UP­DAT­ED: Bio­gen spot­lights a pair of painful pipeline set­backs as ad­u­canum­ab show­down looms at the FDA

Biogen has flagged a pair of setbacks in the pipeline, spotlighting the final failure for a one-time top MS prospect while scrapping a gene therapy for SMA after the IND was put on hold due to toxicity.

Both failures will raise the stakes even higher on aducanumab, the Alzheimer’s drug that Biogen is betting the ranch on, determined to pursue an FDA OK despite significant skepticism they can make it with mixed results and a reliance on post hoc data mining. And the failures are being reported as Biogen was forced to cut its profit forecast for 2020 as a generic rival started to erode their big franchise drug.

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Years af­ter a ma­jor tri­al set­back, No­var­tis switch­es gears with SMA drug. This time they're try­ing it for Hunt­ing­ton's

Four years after a Phase I/II setback in spinal muscular atrophy (SMA), Novartis is hoping its drug branaplam will find more success in a new neurological indication: Huntington’s disease.

The decision was announced a year after the head of research, Jay Bradner, said he did not see a “big opportunity” in SMA, according to Reuters. Novartis says it has preclinical data showing that branaplam reduces levels of mutant huntingtin protein, and SMA data showing patients on the drug had reductions in huntingtin mRNA. The FDA gave branaplam their orphan drug designation, and Novartis plans to move forth with a Phase IIb trial next year.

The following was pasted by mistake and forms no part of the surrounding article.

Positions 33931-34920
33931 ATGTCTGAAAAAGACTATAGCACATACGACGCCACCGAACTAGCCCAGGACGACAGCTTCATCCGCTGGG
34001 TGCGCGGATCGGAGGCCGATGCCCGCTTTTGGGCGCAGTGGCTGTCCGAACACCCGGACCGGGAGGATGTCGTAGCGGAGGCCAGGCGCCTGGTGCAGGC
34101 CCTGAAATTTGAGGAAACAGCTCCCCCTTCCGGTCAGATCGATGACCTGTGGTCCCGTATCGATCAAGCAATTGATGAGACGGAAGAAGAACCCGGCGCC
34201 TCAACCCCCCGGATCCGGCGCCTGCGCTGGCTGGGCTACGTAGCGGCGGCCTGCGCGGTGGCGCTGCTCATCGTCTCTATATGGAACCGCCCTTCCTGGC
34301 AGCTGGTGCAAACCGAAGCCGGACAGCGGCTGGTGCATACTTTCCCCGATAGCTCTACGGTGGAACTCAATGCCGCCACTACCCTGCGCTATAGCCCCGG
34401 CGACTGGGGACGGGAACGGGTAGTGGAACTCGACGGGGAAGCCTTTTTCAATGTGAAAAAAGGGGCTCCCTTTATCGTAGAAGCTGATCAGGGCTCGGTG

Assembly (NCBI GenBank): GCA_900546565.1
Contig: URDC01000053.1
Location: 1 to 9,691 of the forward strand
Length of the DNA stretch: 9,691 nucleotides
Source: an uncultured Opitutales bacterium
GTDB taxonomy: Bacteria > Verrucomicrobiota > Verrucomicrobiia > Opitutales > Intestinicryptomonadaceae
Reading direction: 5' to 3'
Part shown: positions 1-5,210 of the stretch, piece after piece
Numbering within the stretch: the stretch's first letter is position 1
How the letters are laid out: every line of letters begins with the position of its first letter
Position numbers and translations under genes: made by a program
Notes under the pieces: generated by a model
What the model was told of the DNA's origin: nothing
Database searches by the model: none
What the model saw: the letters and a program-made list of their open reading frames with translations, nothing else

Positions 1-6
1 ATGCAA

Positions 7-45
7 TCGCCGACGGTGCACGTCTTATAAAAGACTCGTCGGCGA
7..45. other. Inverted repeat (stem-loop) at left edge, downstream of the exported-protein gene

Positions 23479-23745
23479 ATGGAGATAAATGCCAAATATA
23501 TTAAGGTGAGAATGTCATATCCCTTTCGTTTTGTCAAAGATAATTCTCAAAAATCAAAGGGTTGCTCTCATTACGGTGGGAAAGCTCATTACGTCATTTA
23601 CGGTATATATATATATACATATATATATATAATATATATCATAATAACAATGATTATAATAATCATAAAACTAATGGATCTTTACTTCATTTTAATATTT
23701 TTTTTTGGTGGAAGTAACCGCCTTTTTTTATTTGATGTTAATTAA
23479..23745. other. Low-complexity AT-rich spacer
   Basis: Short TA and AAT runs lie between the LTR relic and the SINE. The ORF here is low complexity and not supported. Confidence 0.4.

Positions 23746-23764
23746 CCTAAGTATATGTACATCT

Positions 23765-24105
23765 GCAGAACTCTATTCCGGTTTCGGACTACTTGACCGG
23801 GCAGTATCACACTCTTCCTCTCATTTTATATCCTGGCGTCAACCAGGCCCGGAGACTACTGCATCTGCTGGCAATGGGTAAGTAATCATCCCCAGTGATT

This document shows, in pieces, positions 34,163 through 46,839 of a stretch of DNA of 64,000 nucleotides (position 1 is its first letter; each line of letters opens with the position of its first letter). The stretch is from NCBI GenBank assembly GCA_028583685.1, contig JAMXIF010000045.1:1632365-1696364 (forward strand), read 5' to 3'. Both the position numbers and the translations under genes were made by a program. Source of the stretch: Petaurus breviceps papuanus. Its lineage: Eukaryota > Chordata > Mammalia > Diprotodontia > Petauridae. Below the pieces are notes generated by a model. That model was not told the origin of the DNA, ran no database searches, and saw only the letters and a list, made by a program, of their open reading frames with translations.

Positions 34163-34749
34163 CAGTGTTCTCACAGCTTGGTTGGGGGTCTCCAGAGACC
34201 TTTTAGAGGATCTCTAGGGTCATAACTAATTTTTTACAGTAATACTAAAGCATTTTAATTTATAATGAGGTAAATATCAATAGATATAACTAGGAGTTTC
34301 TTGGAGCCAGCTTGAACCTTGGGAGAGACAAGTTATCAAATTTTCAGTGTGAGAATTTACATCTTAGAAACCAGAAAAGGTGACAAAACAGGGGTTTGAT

Lit­tle Zosano takes an­oth­er beat­ing as the FDA slaps down their ap­pli­ca­tion for a mi­graine patch

Zosano $ZSAN has officially come up short in its bid to develop a migraine patch.

The FDA rejected the company’s application to repurpose the triptan zolmitriptan in a new delivery system as Qtrypta, Zosano said Wednesday morning, issuing a CRL for the microneedle patch. Regulators cited inconsistent exposure levels across multiple clinical trials as the main reason for the thumbs down.

Investors did not take too kindly to the news, with Zosano shares plunking down around 25%. The company is requesting a Type A meeting to “provide clarity on the next steps for the program,” CEO Steven Lo said in a statement.

Glax­o­SmithK­line's vac­cines group aims for a first as it kicks off PhI­II RSV stud­ies

One of GlaxoSmithKline’s big projects at its global vaccine R&D center in Rockville, MD is set to enter Phase III after passing early-stage tests with flying colors.

Eyeing the wide-open respiratory syncytial virus (RSV) space, GSK is pushing two different vaccine candidates: GSK3888550A is designed to confer protection to infants via maternal immunization, while GSK3844766A is meant for the elderly.